The elephant in the Boardroom

4 minutes
Lisa Ross

By Lisa Ross

This is the ‘elephant in the Boardroom!'

It’s a question Trustees don’t like to ask in case it comes over negatively - but it’s one people would like to know: "How do I resign as a Trustee?"

Generally, most Board tenures are 3 to 4 years with an option for one further term thereafter.

We hear a variety of reasons why someone wants to leave a Board before their official time; their circumstances have changed, it’s not possible to commit the time anymore, perhaps they feel they’re not adding as much value as they did, they feel it would be more beneficial for the charity to get fresh perspectives or sadly it could be an illness, a personality clash or you simply don’t agree with decisions being made.

Remember it’s OK if you don’t want to do it anymore. At the end of the day, it’s not conducive for an effective board to have a Trustee who’s reluctant to be there.

A good reference source for any guidance is GOV.UK. The official line:

The Trustee will need to put their resignation in writing.*

Your charity’s governing document may include a set number of years Trustees can serve for. A Trustee who has reached the end of their set term can be re-appointed for another term unless your governing document says otherwise. If your governing document doesn’t specify a length of service, Trustees continue in their role until they die, resign, or are removed."

Generally, Trustees are able to resign before the end of their set term.

Your charity’s governing document might also include certain rules you will need to follow if a Trustee wants to resign.

*If you would like support with what to include in a resignation letter, please make contact we can help you, but top line is it needs to be formal and succinct.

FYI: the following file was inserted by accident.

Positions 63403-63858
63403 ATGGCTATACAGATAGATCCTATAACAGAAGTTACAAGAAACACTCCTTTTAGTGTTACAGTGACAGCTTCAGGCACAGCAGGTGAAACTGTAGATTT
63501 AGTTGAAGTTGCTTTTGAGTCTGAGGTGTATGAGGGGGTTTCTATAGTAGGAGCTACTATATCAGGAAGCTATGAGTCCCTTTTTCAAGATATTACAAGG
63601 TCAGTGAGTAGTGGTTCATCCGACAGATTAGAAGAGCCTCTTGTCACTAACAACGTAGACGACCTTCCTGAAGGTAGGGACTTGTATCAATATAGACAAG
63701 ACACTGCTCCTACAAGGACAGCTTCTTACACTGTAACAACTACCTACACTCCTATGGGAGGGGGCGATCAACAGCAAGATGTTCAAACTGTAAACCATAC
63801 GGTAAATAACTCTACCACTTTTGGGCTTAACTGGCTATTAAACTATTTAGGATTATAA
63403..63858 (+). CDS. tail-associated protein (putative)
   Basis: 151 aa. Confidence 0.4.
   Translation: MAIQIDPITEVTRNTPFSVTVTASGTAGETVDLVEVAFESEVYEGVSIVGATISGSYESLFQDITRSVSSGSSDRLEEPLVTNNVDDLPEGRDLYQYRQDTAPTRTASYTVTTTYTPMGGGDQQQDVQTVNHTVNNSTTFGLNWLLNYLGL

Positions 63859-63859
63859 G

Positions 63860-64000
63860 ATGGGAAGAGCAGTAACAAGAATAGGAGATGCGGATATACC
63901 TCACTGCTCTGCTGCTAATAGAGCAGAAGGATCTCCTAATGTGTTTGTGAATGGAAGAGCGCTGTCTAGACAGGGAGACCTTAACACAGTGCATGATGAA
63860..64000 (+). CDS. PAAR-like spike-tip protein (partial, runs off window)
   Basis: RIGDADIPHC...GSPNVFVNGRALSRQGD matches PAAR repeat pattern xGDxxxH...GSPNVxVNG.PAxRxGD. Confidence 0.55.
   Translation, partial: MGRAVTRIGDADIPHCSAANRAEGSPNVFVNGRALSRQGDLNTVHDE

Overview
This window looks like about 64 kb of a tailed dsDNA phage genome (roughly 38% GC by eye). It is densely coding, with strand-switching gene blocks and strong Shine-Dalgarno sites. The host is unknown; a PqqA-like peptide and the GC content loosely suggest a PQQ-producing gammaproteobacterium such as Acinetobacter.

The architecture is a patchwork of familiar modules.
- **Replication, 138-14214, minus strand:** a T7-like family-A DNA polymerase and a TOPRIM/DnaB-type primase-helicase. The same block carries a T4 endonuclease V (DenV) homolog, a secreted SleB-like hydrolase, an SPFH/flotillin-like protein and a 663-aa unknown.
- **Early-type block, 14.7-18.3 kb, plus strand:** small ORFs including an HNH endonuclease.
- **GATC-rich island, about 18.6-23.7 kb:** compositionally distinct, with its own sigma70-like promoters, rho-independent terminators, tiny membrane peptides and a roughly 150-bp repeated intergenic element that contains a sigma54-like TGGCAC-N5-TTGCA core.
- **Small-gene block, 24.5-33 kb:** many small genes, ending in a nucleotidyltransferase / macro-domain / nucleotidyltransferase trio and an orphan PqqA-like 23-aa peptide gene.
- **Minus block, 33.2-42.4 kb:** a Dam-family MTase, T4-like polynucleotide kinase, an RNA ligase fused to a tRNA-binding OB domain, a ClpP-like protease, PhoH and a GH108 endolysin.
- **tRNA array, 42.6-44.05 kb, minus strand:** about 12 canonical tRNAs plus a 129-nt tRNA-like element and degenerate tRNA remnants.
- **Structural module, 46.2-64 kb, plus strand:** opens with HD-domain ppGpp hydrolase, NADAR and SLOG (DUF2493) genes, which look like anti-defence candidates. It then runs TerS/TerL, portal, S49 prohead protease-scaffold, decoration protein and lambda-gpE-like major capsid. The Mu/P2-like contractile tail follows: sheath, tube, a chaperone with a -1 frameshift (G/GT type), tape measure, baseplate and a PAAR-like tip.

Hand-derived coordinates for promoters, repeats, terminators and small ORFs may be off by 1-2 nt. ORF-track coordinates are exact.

At TPP, we advise charities to give clear guidance as part of their on-boarding documentation process. It’s important a new Trustee has seen the governing statement and is fully up to speed with terms and expectations. If you haven’t seen it, do ask to see it.

The best advice we can give though is communicate, communicate, communicate.

Please do not be afraid to let the Chair or other Board members know. It’s far better to give plenty of notice so the Nominations Committee has more time to plan recruitment properly and not rush it. The Board can then discuss what skills they need as a replacement (it could be they have a new strategy, so someone with a different skillset could be useful/timely). They could also use your input as part of the recruitment campaign. Look to the future: Skills Audit

As with a permanent role, it’s helpful for any company to conduct an exit interview; it’s also helpful to do so for a Board. Think of it in the same way - if you’re leaving because of specific reasons, then give constructive feedback to the Chair. It may be too late for the charity to make changes that enable you to stay, but it will make the Chair aware so they can make changes for the future.

The most important thing is you leave on good terms; you feel proud of your contribution, look back and appreciate how much you’ve grown both professionally and emotionally, and the charity has great people on the Board to support them moving forward. Being a Trustee

Perhaps you could also take what you’ve learned and join another charity as a Trustee - we have lots of Trustee opportunities at TPP with numerous charities and would always love to hear from you!

If you want to discuss any of the above or need further guidance, please don’t hesitate to contact Lisa, Emma, or Matt on 0207 198 6060 or email

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